Medical research

Anti-drink drug fights another deadly scourge

How an old standby for fighting alcohol dependence blitzes cancer cells.

A drug that helps people to overcome alcohol dependence cuts the risk of death from a host of cancers, including tumours of the colon, prostate and breast.

Developing new cancer drugs is costly and time-consuming. A promising alternative is to repurpose drugs that have already been approved to treat other conditions.

Jiri Bartek at the Danish Cancer Society Research Center in Copenhagen and his colleagues studied the records of people with cancer across Denmark. They discovered that individuals who continued taking disulfiram — a long-established alcohol-aversion drug marketed as Antabuse — after their cancer diagnosis had a lower risk of death than those who stopped taking the drug.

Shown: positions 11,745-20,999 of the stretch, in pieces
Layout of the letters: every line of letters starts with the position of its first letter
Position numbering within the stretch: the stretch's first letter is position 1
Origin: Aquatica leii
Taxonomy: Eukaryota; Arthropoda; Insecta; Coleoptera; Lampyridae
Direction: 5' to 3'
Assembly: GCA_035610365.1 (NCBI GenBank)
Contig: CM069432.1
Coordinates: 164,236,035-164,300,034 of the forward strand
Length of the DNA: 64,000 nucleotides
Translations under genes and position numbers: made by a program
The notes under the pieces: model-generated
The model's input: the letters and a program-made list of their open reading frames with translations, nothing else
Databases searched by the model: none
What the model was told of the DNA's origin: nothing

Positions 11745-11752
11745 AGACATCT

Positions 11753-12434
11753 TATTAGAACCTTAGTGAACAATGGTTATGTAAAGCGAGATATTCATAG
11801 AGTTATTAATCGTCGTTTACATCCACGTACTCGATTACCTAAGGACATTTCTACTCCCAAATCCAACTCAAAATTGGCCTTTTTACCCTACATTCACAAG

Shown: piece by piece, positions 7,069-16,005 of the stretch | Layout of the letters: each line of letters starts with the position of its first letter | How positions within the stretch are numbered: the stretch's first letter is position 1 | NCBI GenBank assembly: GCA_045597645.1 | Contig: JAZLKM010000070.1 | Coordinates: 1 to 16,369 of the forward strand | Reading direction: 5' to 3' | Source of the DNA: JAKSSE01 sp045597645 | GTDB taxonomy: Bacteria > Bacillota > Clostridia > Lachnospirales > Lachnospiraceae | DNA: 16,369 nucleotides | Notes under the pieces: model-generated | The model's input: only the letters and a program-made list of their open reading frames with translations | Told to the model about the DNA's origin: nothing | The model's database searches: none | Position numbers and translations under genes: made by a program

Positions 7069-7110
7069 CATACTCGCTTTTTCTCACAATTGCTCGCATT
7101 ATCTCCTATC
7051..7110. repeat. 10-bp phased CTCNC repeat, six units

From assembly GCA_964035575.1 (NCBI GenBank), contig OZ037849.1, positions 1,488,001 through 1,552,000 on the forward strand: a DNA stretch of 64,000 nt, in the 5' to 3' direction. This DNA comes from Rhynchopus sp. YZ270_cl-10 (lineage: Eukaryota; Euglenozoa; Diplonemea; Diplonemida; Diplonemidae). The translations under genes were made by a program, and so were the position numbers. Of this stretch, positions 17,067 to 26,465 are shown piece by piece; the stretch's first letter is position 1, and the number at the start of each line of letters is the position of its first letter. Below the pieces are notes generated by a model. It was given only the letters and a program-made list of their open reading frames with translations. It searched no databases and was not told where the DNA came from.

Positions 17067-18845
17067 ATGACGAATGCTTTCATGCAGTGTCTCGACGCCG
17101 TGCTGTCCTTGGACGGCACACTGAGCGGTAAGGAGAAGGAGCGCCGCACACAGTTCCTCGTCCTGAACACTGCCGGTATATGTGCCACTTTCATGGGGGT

Further work showed that, in mice, disulfiram is metabolized into a molecule that immobilizes NPL4–p97, a naturally occuring protein grouping that supports tumour growth. Putting the complex out of action kills cancer cells.

The authors highlight the p97–NPL4 pathway as a promising therapeutic target, and suggest that disulfiram, which is cheap and safe, could help in the treatment of patients whose tumours resist other chemotherapy.